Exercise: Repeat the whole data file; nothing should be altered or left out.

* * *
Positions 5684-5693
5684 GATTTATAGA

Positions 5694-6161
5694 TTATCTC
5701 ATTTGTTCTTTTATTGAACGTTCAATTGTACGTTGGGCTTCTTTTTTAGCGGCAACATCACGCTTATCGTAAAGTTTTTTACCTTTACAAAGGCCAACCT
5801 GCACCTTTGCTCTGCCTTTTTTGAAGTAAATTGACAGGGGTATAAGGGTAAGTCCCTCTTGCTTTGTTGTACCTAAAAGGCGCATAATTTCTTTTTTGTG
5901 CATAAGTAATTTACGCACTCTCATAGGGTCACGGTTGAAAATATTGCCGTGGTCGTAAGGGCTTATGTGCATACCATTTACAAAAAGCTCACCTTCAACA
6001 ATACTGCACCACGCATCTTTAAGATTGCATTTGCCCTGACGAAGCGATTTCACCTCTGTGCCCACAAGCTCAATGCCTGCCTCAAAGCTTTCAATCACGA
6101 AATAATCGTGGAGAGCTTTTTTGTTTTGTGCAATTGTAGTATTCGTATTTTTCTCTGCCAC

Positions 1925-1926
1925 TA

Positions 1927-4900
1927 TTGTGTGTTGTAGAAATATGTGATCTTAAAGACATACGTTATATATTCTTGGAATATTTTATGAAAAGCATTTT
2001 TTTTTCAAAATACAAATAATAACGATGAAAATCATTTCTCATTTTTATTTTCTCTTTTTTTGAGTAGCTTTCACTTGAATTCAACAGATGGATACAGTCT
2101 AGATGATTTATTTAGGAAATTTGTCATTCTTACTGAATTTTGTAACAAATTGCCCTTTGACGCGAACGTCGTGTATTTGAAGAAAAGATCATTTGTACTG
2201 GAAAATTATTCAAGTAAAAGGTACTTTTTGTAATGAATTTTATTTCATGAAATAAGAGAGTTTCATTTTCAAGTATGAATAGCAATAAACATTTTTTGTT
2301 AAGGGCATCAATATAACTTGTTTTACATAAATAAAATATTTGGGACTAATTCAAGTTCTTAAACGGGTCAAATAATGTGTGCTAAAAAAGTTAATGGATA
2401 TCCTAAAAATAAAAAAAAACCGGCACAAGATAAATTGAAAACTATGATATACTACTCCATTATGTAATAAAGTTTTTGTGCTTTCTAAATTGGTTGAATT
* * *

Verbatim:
Positions 5684-5693
5684 GATTTATAGA

Positions 5694-6161
5694 TTATCTC
5701 ATTTGTTCTTTTATTGAACGTTCAATTGTACGTTGGGCTTCTTTTTTAGCGGCAACATCACGCTTATCGTAAAGTTTTTTACCTTTACAAAGGCCAACCT
5801 GCACCTTTGCTCTGCCTTTTTTGAAGTAAATTGACAGGGGTATAAGGGTAAGTCCCTCTTGCTTTGTTGTACCTAAAAGGCGCATAATTTCTTTTTTGTG
5901 CATAAGTAATTTACGCACTCTCATAGGGTCACGGTTGAAAATATTGCCGTGGTCGTAAGGGCTTATGTGCATACCATTTACAAAAAGCTCACCTTCAACA
6001 ATACTGCACCACGCATCTTTAAGATTGCATTTGCCCTGACGAAGCGATTTCACCTCTGTGCCCACAAGCTCAATGCCTGCCTCAAAGCTTTCAATCACGA
6101 AATAATCGTGGAGAGCTTTTTTGTTTTGTGCAATTGTAGTATTCGTATTTTTCTCTGCCAC

Positions 1925-1926
1925 TA

Positions 1927-4900
1927 TTGTGTGTTGTAGAAATATGTGATCTTAAAGACATACGTTATATATTCTTGGAATATTTTATGAAAAGCATTTT
2001 TTTTTCAAAATACAAATAATAACGATGAAAATCATTTCTCATTTTTATTTTCTCTTTTTTTGAGTAGCTTTCACTTGAATTCAACAGATGGATACAGTCT
2101 AGATGATTTATTTAGGAAATTTGTCATTCTTACTGAATTTTGTAACAAATTGCCCTTTGACGCGAACGTCGTGTATTTGAAGAAAAGATCATTTGTACTG
2201 GAAAATTATTCAAGTAAAAGGTACTTTTTGTAATGAATTTTATTTCATGAAATAAGAGAGTTTCATTTTCAAGTATGAATAGCAATAAACATTTTTTGTT
2301 AAGGGCATCAATATAACTTGTTTTACATAAATAAAATATTTGGGACTAATTCAAGTTCTTAAACGGGTCAAATAATGTGTGCTAAAAAAGTTAATGGATA
2401 TCCTAAAAATAAAAAAAAACCGGCACAAGATAAATTGAAAACTATGATATACTACTCCATTATGTAATAAAGTTTTTGTGCTTTCTAAATTGGTTGAATT